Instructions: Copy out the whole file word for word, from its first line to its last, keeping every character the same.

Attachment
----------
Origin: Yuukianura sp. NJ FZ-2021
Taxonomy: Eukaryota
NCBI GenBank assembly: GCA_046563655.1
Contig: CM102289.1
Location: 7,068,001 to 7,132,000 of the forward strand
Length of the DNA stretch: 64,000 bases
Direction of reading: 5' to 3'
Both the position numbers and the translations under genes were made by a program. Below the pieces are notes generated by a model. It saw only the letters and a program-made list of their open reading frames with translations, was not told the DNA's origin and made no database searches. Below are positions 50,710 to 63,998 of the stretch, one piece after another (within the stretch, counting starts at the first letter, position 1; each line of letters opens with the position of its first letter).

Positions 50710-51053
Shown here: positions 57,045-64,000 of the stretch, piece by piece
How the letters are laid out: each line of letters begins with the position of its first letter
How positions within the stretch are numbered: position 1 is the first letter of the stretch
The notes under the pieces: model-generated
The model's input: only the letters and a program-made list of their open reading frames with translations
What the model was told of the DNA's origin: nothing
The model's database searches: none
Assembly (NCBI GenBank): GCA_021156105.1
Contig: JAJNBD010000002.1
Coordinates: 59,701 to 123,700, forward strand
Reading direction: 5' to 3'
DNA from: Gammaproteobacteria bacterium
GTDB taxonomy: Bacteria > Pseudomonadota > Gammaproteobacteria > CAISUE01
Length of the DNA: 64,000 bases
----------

Origin: Yuukianura sp. NJ FZ-2021
Taxonomy: Eukaryota
NCBI GenBank assembly: GCA_046563655.1
Contig: CM102289.1
Location: 7,068,001 to 7,132,000 of the forward strand
Length of the DNA stretch: 64,000 bases
Direction of reading: 5' to 3'
Both the position numbers and the translations under genes were made by a program. Below the pieces are notes generated by a model. It saw only the letters and a program-made list of their open reading frames with translations, was not told the DNA's origin and made no database searches. Below are positions 50,710 to 63,998 of the stretch, one piece after another (within the stretch, counting starts at the first letter, position 1; each line of letters opens with the position of its first letter).

Positions 50710-51053
Shown here: positions 57,045-64,000 of the stretch, piece by piece
How the letters are laid out: each line of letters begins with the position of its first letter
How positions within the stretch are numbered: position 1 is the first letter of the stretch
The notes under the pieces: model-generated
The model's input: only the letters and a program-made list of their open reading frames with translations
What the model was told of the DNA's origin: nothing
The model's database searches: none
Assembly (NCBI GenBank): GCA_021156105.1
Contig: JAJNBD010000002.1
Coordinates: 59,701 to 123,700, forward strand
Reading direction: 5' to 3'
DNA from: Gammaproteobacteria bacterium
GTDB taxonomy: Bacteria > Pseudomonadota > Gammaproteobacteria > CAISUE01
Length of the DNA: 64,000 bases